Moving toward the hypothalamic activity of Kisspeptin, the review submitted by Terasawa et al. concerns the contribution of Kisspeptin and Neurokinin B (NKB) signaling in the pubertal increase in GnRH release in female non-human primates. Reciprocal signaling pathways between Kisspeptin and NKB neurons are indispensable to facilitate the pubertal increase in GnRH necessary for the reproductive function in females. In contrast, Kisspeptin as the gatekeeper of reproduction and sex maturation in non-mammalian vertebrates which exhibit more complex GnRH and Kisspeptin systems with multiple forms of ligands and receptors (4, 8), is not as clear as in mammals. In this respect, Ohga et al. summarize Kisspeptin studies in the teleost chub mackerel and elucidate the possible role in fish reproduction and gonadal development. Furthermore, the research article by Pasquier et al. concerns the cloning, sequencing, and differential expression of Kiss1 and Kiss2 in both the brain and peripheral tissues from the European eel. A dual inhibitory effect of homologous Kisspeptins on the expression rate of both pituitary LHβ and GnRH receptor2 has been also reported.

A large body of data has established that KISS1 neurons are capable of integrating information about the hormonal milieu, environmental factors, stress signals, metabolism and energy balance, and conveying this information to GnRH secreting neurons. Consequently, the focus on the central role of the Kisspeptins has led to neglecting their possible activities in peripheral tissues. Increasing data reveal that Kisspeptins and KISS1R have a wider expression and possibly a broader spectrum of action in several peripheral tissues such as the gonads, adipose tissue, and liver with direct consequences on gamete quality and fertility rate, pregnancy, energy homeostasis, and body weight control (9).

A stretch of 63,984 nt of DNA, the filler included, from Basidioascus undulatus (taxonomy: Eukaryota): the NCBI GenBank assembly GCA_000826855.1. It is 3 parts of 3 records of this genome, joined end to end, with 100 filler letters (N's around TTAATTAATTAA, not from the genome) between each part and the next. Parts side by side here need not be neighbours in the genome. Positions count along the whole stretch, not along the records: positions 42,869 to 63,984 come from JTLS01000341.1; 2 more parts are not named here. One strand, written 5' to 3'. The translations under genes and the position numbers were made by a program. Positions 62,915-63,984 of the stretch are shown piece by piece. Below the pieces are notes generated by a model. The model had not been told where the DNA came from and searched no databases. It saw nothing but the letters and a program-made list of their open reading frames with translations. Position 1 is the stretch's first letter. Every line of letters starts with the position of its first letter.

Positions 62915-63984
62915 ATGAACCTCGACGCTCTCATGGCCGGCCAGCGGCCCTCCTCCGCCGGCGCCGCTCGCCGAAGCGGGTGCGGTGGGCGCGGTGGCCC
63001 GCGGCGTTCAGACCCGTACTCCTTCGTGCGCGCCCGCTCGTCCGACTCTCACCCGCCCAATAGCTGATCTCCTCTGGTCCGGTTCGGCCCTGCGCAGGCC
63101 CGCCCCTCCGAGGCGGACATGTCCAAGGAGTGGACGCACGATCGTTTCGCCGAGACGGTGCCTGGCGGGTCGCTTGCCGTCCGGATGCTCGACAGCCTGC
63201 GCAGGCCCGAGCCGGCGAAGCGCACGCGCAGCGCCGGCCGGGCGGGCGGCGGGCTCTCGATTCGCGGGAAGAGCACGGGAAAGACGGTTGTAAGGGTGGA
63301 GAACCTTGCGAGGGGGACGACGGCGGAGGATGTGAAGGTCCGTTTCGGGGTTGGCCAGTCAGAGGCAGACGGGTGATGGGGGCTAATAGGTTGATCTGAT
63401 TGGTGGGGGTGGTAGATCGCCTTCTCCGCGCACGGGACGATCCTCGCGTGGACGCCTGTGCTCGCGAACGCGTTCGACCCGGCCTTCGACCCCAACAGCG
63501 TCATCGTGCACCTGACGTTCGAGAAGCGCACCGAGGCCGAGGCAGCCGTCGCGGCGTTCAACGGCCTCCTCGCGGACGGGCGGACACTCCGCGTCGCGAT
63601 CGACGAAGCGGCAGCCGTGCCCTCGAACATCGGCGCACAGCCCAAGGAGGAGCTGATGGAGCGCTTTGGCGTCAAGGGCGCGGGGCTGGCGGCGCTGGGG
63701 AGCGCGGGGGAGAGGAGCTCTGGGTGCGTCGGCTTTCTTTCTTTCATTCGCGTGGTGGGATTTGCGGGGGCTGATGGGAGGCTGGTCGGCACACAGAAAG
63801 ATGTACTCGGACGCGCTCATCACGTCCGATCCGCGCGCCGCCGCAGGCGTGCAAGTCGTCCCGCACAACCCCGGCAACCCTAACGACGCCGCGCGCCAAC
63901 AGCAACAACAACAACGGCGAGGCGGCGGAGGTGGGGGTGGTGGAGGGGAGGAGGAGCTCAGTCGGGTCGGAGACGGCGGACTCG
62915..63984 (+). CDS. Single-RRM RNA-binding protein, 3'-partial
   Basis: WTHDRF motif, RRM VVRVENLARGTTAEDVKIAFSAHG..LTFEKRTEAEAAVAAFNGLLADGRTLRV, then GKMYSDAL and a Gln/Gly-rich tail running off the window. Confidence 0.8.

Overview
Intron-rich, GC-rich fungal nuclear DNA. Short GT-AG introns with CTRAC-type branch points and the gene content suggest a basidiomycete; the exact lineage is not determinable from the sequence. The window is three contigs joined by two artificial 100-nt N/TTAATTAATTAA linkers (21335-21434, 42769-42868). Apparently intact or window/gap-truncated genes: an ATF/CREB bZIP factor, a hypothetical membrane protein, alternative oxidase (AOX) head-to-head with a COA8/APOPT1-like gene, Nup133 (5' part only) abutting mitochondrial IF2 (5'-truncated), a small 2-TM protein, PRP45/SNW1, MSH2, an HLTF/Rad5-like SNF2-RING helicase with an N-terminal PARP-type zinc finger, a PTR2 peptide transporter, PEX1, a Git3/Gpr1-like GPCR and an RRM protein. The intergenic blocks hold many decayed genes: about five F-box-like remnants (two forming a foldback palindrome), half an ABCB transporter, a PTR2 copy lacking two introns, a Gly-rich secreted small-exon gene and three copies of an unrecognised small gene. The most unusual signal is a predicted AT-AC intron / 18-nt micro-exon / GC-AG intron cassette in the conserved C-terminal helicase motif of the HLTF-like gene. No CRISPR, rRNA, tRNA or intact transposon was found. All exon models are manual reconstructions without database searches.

These points have been fully assessed in this Research Topic. The intricate neuronal networks and the related environmental factors capable to modulate the reproductive axis via KISS1 neurons have been summarized by Yeo and Colledge. These authors also describe the main experimental approaches for investigating functional inputs to KISS1 neurons in the arcuate nucleus. Furthermore, the regulation of the hypothalamic Kisspeptin-KISS1R signaling by metabolic cues and in other situations of energy imbalance like diabetes and obesity has been extensively analyzed by Wahab et al. The direct impact of Kisspeptin on peripheral metabolic tissues has only recently been recognized and emerging data from animal models and clinical studies have been summarized in two review articles. The first one, by Wolfe and Hussain, focuses on the endocrine role of Kisspeptin in the central and local regulation of metabolic functions; the participation of liver-derived Kisspeptin in islet hormone cross-talk and the peripheral sources of circulating Kisspeptin (i.e., placenta and adipose tissues). The second one by Dudek et al. focuses on the local activity of Kisspeptin in peripheral organs such as the pancreas, liver and adipose tissue and the dysregulation of the Kisspeptin system in metabolic diseases (e.g., obesity and diabetes) in humans, situations that are often linked to reproductive disorders and infertility.